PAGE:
Mascot Case Studies

Imagine it. Done.

Mascots bring your brand to life in memorable, interactive ways that your target customers won’t soon forget. We have helped many different types of organizations bring their brands to life and create lasting connections with your fans. Click on a tab below to review several of our mascot project case studies.

Milwaukee Brewers – The Famous Racing Sausages

The Famous Racing Sausages – a concept that started small and grew to represent a company, a professional baseball team, and a city.

HISTORY: In the early ‘90s it all began simply enough as one of many scoreboard races. This race featured pictures of 3 of the more popular grilled sausages served at Brewers home games racing one another while “Chariots of Fire” music played in the background. Klement’s Bratwurst, Polish, and Italian sausages became a staple of every home game racing after the 6th inning to an enthusiastic crowd.

COSTUME: The scoreboard race became wildly popular and someone had the foresight to develop character costumes of the racing sausages that would race one another on the field. In 1995 the Bratwurst, Italian and Polish took the field for the first time. In time a Hot Dog Character was added to the line-up and in July of 2006, the Brewers expanded their mascot family again by adding a Chorizo costume to the race – Klement’s and the Brewers have not looked back since.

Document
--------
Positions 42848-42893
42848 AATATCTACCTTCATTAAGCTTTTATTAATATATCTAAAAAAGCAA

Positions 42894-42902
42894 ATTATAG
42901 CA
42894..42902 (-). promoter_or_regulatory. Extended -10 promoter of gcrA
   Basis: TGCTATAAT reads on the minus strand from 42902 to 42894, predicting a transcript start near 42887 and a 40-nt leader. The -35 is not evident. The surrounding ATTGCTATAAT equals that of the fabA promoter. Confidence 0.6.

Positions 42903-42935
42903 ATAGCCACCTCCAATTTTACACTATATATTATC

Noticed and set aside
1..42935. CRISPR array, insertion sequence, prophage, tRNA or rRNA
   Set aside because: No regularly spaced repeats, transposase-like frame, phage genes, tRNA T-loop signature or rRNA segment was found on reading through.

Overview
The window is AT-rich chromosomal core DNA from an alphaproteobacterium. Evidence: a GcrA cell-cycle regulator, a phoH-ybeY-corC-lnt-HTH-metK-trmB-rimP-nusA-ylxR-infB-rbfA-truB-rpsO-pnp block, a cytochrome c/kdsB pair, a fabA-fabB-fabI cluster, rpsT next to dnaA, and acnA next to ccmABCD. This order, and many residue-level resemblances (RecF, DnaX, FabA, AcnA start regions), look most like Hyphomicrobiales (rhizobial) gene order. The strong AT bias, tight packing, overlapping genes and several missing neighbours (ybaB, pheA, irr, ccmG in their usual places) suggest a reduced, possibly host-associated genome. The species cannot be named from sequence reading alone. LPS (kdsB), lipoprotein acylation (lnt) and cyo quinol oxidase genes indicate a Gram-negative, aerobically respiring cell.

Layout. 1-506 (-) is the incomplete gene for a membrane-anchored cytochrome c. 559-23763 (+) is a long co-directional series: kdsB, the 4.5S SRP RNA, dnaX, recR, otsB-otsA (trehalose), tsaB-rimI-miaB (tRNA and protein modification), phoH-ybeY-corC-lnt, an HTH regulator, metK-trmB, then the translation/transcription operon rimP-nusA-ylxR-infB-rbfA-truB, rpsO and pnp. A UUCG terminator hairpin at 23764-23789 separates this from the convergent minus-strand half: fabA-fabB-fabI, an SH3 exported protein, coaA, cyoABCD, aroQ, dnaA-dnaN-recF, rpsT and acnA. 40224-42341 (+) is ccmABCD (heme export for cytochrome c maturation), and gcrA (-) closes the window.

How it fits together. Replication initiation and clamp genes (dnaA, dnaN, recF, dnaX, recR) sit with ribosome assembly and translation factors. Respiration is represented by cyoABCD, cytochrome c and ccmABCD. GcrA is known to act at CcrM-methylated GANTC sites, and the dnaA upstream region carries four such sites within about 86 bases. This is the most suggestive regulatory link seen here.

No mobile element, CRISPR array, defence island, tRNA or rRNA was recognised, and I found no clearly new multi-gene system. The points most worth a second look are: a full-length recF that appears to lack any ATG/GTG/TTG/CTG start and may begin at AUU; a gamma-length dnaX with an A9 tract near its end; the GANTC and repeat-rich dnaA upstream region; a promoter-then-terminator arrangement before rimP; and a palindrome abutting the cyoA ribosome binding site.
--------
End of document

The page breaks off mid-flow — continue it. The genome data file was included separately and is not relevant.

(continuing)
POPULARITY-BRANDING: The success of the promotion is evident by the demand the costumes generate. There are countless requests for appearances and the sausages even travel around in their own fully decorated van (which was printed and wrapped by Olympus Group’s custom printing division.) They have made guest appearances around the country, been featured in hundreds of newspaper articles, starred in an ESPN commercial, and even have their own 5K run/walk to benefit the Brewers Community Foundation. When the announcement was made that the Brewers were adding a Chorizo costume, there were over one hundred press releases in papers nationwide, the race was televised and analyzed on ESPN and Fox Sports and was the topic of conversation on countless national radio programs.